"Why? Not she is here to take it away from me. So...we can share!"

"Well," I began before Miriam cut me off, "Sharing is nice...but it's not very good..."

"Sharing is good!" Miriam interjected. "Sharing is so, so, so good!"

"Yes. Sharing is nice. And sharing is good. But it's not very good to use other people's things without asking permission so we need to put Rachel's crayons away."

"Oh...okay," Miriam sighed.

Poor dear. It's not like we don't have a whole bucket of crayons with all the colours Rachel had in her box and more. The reason Rachel has her own crayons is because she's a little OCD about keeping them pristine.

Miriam has begun throwing tantrums more regularly but her tantrums are so mild that it's hardly problematic. By this age (and well before) Rachel had earned the nickname "Bucking Bronco" because when she threw temper tantrums she'd contort her body and thrash around on the floor and if you tried to pick her up she'd nearly knock you off balance with all her bucking back and forth. And her accompanying screams were terrific. Miriam, on the other hand, cries or screams or yells for approximately five seconds before collapsing on the floor to suck her thumb.

Yesterday she threw such a tantrum because I tied the bow in her hair wrong. She pulled her ponytail out, tossed her ribbon to the floor, yelled, "Not did you not do it right!" and then lied down on a pillow to suck her thumb. Rachel comforted her saying, "I know this is so hard for you. It's okay. Mommy can try doing your hair again. It's okay."



Grandma bought something at the store that came wrapped in butcher paper. She gave it to the girls to colour on, which they thought was awesome. They watched a couple of episodes of "Arthur" this week and there's usually a clip of Marc Brown at the end showing the kids how to draw one of the characters. At the end of one particular episode he taught them how to draw Buster (the bunny) and Rachel really picked up on it. She drew a couple of beautiful bunnies on the paper while Miriam scribbled on the other side (note the long black line in the middle of the paper—Rachel drew that).



When we showed Daddy the drawings Rachel had done he said, "See? Educational television can be educational."

"Can it now, Mr. Redundant?" I asked.

"Scratch that first educational," he said.

Television can be educational. In moderation. And it totally helps stimulate creative play, at least I think so. My girls have been playing Harry Potter all week, which probably doesn't come as much of a shock. We watched "Harry Potter and the Chamber of Secrets" this past weekend because we finished the book last week. Much to my surprise neither of them have had nightmares because of it. Rachel was jumping and screaming through the whole movie, which was rather funny, but when it came right down to it she loved it (which is odd because we read The Minpins by Roald Dahl a couple of nights ago and Rachel was so terrified that she couldn't sleep because every time she closed her eyes she saw "The Gruncher." So... basilisks are okay but Grunchers are nightmare inducing? Whatever).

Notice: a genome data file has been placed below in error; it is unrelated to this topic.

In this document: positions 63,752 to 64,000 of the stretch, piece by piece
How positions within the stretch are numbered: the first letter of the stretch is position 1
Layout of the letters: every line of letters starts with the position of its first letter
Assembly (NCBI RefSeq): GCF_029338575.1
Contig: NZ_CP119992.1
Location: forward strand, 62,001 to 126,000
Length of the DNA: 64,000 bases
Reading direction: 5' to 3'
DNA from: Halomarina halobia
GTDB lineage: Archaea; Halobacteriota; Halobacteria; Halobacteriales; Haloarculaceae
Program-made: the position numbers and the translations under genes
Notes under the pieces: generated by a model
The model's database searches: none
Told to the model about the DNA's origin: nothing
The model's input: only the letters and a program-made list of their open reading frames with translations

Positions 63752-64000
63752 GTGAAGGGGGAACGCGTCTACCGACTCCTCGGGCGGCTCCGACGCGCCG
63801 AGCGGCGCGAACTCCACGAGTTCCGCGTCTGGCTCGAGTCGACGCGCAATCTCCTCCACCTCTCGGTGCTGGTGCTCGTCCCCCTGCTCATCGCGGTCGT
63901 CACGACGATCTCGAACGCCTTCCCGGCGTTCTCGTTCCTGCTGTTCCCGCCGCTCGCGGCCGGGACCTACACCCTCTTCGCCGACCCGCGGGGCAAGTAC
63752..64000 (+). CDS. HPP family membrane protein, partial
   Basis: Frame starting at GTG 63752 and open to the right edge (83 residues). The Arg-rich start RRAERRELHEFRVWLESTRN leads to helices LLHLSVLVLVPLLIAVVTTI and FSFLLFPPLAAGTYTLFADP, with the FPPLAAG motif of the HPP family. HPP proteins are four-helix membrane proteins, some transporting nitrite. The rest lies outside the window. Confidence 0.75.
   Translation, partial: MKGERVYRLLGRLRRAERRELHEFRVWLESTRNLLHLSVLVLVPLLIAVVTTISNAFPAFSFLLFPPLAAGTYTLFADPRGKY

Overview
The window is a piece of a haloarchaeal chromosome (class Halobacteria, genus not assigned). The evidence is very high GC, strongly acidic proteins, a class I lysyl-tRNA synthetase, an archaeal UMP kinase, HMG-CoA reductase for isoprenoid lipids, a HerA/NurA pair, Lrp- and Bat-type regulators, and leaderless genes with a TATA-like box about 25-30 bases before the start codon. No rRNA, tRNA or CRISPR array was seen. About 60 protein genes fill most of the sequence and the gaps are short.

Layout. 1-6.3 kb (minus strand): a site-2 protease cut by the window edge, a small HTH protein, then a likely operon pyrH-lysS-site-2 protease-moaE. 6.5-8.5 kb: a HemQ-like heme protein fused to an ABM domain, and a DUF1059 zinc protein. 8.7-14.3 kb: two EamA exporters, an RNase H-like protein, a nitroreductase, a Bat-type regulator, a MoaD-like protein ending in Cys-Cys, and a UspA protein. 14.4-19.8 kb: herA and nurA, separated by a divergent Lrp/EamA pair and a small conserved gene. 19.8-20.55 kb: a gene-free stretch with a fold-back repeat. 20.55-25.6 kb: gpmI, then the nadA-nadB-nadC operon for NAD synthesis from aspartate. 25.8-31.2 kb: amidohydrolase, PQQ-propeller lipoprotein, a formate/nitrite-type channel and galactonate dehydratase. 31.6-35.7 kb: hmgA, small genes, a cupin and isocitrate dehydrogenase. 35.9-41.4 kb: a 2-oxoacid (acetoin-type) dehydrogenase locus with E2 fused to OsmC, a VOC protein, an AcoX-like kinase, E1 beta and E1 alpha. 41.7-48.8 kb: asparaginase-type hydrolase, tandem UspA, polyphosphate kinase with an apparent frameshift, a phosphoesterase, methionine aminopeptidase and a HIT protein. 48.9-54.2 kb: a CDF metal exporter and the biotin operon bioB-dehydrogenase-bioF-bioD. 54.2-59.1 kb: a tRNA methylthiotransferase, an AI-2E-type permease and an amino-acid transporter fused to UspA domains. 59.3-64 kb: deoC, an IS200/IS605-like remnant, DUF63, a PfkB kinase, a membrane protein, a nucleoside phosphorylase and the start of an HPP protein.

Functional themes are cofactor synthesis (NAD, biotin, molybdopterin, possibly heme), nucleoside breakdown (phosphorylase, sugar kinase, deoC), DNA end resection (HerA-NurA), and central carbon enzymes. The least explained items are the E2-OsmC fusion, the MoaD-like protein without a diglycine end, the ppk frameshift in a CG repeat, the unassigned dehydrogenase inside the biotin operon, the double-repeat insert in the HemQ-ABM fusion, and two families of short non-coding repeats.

They stacked the couch cushions against the wall in the living room and ran into them, claiming that they were the platform at 9 3/4. They would also stand in front of the fireplace and yell, "Diagon Alley!" while pretending to throw a handful of floo powder. Then they'd run to their bedroom to buy supplies (when their bedroom was Diagon Alley; sometimes their bedroom was the dormitory (and if you've never heard a two-year-old say, "Welcome to our dormitory!" then you just haven't lived)).

Here's Miriam/Hermione, standing in front of a stack of books at Flourish and Blots.


"Think of my pile books!" she told me.

"Oh, I'm thinking of them," I said.

"No! Come to Diagon Alley and think of my pile of books!"

So I went to the bedroom to admire them. I realized that she had meant, "What do you think of my pile of books?" and hadn't actually been commanding me to think about them in my mind at all.

The only problem with their Harry Potter game is that they fight over who gets to be Hermione. There is only one Hermione, you know. Rachel usually wins the battle and convinces Miriam to be either Luna Lovegood (even though they haven't exactly been introduced to her yet other than through word of mouth) or Ginny Weasley. 

Miriam told me the other day that she wanted to be Ginny for Halloween.

"Oh, really?" I asked.